The emphasis on empathy accomplishes several significant goals in view of a posthuman theory of subjectivity. Firstly, it reappraises communication as an evolutionary tool. Secondly, it identifies in emotions, rather than in reason, the key to consciousness. Thirdly, it develops what Harry Kunneman has defined as ‘a hermeneutical form of naturalism’ which takes critical distance from the tradition of social constructivism and situates moral values as innate qualities.
On the other hand, for Braidotti, this movement is, at heart, a form of “compensatory humanism”, an attempt “to reassess the validity of a number of humanist values”, established during the Enlightenment, but “previously reserved for humans only, to the detriment of all non-human agents such as animals and plants” (p. 76). “In this cross-species embrace”, she believes, “Humanism is actually being reinstated uncritically under the aegis of species egalitarianism” (p. 79). Writing on the animal rights movement, she affirms that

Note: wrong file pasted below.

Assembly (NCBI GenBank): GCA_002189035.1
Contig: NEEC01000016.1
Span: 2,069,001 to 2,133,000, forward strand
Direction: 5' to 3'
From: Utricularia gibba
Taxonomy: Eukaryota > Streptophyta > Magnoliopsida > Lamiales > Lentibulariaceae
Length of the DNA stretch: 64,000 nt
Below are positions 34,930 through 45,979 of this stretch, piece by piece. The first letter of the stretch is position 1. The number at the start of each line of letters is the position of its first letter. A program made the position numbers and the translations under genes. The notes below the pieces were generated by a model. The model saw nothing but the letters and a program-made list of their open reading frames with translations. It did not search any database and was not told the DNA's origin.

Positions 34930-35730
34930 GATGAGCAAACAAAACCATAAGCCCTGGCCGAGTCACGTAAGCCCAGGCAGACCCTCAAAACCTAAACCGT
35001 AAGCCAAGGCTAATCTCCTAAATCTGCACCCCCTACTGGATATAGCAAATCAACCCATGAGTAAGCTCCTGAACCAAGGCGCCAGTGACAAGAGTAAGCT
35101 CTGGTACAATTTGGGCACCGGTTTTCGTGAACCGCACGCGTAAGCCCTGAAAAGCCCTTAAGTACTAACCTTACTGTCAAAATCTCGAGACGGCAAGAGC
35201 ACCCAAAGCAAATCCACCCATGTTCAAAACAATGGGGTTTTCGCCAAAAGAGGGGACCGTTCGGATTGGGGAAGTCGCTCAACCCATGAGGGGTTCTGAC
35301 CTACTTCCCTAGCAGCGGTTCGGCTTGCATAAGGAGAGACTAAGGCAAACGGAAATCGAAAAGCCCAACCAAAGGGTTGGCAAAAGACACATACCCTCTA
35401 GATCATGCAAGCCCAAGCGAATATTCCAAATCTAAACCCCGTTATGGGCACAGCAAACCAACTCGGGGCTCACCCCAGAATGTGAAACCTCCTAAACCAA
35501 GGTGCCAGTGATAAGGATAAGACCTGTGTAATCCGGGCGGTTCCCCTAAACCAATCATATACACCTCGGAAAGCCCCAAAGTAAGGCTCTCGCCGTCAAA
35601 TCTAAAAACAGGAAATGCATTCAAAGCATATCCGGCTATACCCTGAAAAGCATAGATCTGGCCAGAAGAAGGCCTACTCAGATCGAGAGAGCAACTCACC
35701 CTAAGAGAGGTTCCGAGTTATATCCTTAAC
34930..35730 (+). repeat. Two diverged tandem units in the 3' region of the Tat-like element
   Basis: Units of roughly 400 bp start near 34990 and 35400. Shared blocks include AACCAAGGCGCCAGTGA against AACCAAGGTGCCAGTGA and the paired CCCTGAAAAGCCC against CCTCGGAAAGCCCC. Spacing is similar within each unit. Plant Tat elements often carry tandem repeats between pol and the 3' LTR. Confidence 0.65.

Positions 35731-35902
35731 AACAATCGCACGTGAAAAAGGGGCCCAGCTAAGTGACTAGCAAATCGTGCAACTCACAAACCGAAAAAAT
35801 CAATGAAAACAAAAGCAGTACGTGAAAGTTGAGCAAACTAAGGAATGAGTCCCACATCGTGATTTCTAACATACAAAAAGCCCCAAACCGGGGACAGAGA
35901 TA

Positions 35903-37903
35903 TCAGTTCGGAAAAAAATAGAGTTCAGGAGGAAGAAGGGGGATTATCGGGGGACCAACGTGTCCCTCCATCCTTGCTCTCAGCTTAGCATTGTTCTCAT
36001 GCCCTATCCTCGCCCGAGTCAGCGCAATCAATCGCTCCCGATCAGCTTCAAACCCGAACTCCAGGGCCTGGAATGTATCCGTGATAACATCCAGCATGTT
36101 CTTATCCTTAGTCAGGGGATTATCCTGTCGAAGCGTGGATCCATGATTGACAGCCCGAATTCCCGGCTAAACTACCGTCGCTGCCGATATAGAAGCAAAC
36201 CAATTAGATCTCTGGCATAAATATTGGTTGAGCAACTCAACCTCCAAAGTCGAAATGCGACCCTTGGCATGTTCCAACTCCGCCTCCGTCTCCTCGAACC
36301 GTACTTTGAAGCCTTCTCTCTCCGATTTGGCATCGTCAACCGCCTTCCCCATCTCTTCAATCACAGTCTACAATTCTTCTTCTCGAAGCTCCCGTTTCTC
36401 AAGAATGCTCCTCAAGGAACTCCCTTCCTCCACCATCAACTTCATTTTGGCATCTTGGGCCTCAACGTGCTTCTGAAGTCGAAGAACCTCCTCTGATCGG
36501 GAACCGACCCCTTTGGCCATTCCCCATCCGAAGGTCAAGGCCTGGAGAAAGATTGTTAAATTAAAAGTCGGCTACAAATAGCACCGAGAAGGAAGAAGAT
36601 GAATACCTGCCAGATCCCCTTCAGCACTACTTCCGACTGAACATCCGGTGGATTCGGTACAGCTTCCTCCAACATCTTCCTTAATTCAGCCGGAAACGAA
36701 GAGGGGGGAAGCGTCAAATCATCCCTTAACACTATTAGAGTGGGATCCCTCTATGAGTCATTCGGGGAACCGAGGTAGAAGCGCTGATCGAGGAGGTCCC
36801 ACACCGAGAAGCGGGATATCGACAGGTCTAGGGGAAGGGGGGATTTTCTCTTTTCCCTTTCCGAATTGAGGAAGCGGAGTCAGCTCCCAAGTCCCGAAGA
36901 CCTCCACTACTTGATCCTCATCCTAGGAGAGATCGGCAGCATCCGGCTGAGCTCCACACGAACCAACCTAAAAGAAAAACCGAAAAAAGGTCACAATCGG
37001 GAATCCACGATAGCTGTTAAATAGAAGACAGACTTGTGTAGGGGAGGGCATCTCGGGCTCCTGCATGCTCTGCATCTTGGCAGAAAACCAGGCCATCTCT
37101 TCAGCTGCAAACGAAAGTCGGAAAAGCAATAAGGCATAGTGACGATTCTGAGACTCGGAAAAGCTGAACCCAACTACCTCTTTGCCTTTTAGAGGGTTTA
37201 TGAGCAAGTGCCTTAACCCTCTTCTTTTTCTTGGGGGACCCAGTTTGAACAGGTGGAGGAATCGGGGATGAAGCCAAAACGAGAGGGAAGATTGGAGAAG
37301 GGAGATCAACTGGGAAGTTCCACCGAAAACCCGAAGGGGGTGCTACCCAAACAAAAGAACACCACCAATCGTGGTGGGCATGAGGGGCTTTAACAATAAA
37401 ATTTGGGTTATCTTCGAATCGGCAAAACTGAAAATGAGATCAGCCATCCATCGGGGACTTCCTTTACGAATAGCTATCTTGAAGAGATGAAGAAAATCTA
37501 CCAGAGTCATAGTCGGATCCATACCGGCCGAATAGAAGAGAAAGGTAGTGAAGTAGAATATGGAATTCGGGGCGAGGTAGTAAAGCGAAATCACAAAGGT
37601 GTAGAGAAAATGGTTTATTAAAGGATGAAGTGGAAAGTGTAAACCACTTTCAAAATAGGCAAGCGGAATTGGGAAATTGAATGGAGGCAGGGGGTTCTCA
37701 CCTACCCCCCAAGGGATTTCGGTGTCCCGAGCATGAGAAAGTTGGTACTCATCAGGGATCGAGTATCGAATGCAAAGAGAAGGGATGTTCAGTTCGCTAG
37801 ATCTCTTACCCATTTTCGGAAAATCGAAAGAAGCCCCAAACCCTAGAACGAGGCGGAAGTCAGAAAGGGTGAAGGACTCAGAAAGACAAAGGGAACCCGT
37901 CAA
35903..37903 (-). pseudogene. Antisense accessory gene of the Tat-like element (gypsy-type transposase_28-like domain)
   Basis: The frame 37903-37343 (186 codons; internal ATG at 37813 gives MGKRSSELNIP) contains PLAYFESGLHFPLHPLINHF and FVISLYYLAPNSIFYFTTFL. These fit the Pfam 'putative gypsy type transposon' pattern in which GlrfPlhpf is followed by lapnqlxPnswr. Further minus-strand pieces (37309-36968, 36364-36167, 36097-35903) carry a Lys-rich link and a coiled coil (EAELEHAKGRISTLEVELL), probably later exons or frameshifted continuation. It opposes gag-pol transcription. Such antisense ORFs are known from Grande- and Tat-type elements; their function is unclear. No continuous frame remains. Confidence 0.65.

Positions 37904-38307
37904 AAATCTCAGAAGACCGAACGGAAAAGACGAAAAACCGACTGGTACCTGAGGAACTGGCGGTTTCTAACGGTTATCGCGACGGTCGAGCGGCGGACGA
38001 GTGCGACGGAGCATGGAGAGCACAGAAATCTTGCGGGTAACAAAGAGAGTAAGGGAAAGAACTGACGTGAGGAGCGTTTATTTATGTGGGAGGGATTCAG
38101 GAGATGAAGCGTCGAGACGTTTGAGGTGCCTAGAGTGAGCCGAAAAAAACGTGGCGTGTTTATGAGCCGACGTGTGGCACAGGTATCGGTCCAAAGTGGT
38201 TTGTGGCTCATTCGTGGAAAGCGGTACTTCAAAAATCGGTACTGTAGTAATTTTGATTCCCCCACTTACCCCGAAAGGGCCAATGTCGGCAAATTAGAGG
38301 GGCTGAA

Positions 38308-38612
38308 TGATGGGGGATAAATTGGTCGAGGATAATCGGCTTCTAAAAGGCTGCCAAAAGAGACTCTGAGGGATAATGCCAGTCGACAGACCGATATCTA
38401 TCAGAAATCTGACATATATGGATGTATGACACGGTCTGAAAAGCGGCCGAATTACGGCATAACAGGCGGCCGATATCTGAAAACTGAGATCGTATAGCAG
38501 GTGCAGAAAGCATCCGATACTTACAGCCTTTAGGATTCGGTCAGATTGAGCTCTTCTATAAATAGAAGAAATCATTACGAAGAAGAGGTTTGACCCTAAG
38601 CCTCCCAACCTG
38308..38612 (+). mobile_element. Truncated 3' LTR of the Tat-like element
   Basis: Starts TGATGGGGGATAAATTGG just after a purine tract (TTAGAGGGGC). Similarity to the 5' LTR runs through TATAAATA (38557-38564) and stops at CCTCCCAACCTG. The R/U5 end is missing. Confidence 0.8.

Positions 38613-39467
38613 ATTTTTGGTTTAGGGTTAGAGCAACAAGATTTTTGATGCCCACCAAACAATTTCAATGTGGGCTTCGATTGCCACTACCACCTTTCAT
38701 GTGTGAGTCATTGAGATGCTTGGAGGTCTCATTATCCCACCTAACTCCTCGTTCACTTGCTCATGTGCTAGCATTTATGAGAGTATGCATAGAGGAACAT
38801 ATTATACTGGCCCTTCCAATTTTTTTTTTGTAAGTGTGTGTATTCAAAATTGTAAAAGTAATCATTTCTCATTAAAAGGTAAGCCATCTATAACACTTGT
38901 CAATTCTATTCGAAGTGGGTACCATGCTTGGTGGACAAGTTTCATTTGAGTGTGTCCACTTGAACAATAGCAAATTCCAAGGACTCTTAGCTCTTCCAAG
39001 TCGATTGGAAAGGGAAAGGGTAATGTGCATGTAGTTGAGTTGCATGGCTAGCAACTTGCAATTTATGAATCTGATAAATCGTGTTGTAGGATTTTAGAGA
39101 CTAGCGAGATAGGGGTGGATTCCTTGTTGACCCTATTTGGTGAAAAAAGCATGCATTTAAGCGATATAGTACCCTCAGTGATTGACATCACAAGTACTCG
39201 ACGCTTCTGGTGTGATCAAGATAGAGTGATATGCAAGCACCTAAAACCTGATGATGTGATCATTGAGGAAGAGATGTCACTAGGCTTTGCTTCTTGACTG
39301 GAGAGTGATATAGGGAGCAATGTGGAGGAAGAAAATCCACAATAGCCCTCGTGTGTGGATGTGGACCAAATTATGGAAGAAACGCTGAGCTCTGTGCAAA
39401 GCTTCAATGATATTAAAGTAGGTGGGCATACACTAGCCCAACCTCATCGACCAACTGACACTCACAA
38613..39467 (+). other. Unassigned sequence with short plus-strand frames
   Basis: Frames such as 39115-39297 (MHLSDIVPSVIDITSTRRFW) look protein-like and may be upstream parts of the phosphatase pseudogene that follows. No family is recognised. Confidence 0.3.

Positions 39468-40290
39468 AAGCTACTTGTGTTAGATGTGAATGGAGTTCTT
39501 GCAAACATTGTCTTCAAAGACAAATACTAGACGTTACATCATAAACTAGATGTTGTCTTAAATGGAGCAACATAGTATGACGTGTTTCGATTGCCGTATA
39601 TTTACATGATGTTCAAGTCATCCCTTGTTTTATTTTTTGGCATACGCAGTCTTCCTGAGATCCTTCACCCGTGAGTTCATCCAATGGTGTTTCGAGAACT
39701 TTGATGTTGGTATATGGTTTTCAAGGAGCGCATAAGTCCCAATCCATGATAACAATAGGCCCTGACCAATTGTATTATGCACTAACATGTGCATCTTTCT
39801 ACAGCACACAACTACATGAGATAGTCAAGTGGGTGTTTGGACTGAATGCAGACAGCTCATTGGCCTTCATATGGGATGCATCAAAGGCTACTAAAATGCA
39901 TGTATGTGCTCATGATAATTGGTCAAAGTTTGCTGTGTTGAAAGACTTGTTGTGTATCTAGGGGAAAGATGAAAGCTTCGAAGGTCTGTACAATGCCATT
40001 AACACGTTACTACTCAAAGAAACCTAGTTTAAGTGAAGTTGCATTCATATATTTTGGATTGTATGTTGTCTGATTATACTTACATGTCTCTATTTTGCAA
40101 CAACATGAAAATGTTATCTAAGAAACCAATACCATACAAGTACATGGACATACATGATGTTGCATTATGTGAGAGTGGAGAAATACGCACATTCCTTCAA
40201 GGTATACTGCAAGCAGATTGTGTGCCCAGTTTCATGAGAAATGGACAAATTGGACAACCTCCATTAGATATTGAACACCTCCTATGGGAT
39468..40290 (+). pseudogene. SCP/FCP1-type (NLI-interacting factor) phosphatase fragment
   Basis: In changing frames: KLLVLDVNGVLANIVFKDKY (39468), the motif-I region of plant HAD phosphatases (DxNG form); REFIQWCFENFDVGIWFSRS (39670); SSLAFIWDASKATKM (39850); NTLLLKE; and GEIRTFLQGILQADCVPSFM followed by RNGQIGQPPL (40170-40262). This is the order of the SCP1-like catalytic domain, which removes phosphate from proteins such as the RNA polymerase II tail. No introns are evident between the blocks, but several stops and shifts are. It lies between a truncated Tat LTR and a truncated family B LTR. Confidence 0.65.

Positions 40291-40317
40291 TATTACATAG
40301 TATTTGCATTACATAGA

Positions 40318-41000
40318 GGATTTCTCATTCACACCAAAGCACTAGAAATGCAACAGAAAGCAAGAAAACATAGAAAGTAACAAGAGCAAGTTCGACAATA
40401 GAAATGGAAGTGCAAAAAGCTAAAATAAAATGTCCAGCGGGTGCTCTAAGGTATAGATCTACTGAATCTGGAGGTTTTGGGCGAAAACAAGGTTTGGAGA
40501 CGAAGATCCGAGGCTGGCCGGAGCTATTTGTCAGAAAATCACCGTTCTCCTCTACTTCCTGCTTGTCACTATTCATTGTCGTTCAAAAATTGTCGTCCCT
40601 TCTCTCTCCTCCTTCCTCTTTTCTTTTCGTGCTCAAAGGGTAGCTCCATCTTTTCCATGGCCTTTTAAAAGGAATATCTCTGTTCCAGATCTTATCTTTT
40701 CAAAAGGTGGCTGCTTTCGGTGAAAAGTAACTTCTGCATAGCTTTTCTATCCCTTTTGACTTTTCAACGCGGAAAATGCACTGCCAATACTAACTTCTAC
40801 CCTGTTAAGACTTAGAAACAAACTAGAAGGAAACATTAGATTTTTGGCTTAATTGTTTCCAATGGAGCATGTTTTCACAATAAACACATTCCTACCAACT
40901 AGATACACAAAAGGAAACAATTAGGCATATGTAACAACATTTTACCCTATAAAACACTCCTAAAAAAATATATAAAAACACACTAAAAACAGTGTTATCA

Anthropomorphizing them so as to extend to animals the principle of moral and legal equality may be a noble gesture, but it is inherently flawed, on two scores. Firstly, it confirms the binary distinction human/animal by benevolently extending the hegemonic category, the human, towards the others. Secondly, it denies the specificity of animals altogether, because it uniformly takes them as emblems of the trans-species, universal ethical value of empathy.